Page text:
Fluoroscopic Exams

Fluoroscopy is a type of X-ray that captures moving images, allowing the radiologist to observe the functioning as well as the anatomy of internal organs. Common exams that use fluoroscopy include upper gastrointestinal exams (UGI), barium enemas (BE), and intravenous pyelograms (IVP). It also is used to quickly guide the radiologist when performing a procedure that involves placing a tube, catheter or other device internally. Examples include angiography, myelograms and interventional radiology procedures.

For nearly all of these exams, static or still images are also taken to document what is seen or done at the time of the exam. A fluoroscopy unit consists of three components: the fluoroscope, which moves over the body part of interest; the monitor, that displays the moving image; and the X-ray tube, that generates the X-rays that pass through the body and create the image on the fluoroscope. As with any X-ray, patients do not feel any sensations from fluoroscopy itself.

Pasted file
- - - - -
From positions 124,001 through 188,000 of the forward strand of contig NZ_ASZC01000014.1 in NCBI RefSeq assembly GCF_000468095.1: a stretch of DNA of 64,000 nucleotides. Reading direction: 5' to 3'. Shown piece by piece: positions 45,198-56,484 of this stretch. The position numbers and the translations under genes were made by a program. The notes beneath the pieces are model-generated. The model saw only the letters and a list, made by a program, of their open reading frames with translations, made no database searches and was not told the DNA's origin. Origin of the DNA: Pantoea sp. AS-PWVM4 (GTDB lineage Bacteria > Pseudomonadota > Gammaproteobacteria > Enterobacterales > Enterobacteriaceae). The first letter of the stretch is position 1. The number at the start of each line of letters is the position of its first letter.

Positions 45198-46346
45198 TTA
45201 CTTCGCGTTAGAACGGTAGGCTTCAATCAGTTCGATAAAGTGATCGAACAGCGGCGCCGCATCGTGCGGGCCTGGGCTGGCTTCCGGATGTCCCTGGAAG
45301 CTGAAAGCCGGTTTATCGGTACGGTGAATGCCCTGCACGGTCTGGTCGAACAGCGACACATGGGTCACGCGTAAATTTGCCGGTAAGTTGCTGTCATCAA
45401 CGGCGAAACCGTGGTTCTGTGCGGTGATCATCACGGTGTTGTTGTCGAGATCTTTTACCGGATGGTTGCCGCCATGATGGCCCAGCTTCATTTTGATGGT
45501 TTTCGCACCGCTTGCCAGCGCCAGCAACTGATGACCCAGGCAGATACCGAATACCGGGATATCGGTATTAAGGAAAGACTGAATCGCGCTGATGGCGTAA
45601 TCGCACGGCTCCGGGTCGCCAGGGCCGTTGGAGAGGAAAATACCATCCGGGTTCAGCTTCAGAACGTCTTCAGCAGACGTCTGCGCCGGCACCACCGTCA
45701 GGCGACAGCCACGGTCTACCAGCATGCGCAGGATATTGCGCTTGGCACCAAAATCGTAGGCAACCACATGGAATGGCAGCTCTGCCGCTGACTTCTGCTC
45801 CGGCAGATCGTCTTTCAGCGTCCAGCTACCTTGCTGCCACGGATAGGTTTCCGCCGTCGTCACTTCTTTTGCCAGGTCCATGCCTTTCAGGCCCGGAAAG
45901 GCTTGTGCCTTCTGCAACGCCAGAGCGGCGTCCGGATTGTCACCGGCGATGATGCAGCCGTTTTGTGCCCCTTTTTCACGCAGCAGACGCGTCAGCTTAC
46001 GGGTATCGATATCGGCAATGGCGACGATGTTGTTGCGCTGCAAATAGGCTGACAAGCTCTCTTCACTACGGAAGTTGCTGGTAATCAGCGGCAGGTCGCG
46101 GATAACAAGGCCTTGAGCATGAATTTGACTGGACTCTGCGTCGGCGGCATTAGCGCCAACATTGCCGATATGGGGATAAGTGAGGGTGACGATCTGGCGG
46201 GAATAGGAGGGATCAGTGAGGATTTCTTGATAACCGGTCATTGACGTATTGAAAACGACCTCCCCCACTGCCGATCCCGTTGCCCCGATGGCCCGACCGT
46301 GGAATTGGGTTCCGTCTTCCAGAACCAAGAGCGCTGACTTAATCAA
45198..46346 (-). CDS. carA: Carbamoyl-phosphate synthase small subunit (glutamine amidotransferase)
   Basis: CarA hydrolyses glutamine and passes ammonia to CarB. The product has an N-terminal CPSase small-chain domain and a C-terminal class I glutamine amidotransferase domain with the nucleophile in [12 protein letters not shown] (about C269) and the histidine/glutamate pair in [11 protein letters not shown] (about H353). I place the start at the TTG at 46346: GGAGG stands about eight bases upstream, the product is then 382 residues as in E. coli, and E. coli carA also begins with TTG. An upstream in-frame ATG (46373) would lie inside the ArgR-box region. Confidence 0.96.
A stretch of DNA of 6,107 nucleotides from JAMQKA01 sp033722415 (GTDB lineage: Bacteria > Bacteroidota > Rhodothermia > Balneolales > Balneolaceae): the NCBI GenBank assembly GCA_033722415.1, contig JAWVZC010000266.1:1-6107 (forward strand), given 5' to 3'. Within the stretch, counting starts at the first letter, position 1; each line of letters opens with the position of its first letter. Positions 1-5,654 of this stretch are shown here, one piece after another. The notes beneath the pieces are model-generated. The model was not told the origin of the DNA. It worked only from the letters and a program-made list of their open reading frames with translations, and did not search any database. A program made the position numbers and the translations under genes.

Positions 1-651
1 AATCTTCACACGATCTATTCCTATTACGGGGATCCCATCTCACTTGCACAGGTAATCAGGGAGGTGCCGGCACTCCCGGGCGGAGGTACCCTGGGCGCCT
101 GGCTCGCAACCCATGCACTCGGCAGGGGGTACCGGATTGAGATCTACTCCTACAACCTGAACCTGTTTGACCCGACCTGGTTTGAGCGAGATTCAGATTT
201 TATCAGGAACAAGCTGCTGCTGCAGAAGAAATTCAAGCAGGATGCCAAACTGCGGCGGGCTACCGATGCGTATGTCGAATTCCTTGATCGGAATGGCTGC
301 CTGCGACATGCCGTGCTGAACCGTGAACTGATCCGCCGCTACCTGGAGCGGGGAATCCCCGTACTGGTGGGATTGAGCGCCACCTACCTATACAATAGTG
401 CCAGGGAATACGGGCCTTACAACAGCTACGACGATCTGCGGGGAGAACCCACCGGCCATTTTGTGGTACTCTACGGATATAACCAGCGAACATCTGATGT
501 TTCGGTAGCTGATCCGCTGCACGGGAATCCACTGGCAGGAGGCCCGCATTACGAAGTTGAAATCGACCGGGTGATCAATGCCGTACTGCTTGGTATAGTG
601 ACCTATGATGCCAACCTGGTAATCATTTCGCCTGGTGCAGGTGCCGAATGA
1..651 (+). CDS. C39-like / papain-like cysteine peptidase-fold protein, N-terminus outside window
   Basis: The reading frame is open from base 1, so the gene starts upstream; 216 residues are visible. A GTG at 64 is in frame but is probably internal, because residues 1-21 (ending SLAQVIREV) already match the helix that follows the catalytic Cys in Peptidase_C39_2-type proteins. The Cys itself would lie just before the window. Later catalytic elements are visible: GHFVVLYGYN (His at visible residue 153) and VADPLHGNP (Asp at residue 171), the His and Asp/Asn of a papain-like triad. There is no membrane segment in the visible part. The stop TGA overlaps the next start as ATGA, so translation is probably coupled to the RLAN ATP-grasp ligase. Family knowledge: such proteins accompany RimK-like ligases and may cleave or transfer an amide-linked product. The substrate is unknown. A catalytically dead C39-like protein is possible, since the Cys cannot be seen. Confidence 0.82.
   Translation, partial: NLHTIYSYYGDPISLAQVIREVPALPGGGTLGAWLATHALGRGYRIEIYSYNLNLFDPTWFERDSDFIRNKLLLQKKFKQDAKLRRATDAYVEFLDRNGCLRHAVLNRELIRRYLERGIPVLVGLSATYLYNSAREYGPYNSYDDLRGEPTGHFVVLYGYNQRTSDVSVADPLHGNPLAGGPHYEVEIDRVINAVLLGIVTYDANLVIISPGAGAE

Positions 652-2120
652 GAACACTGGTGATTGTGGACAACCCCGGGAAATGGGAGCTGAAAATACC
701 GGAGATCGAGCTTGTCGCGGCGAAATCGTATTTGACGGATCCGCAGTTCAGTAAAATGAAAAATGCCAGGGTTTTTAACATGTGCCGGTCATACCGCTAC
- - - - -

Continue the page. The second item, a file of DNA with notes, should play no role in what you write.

The upper gastrointestinal (UGI) tract extends from the esophagus to the end of the small bowel. Separate X-ray examinations may be done, either alone or in combination, to produce images of this system. Barium enema is a diagnostic X-ray examination of the colon (the large intestine) to check for colon cancer, polyps, diverticula or other abnormalities.

These exams are only performed at our North, Northeast or West locations.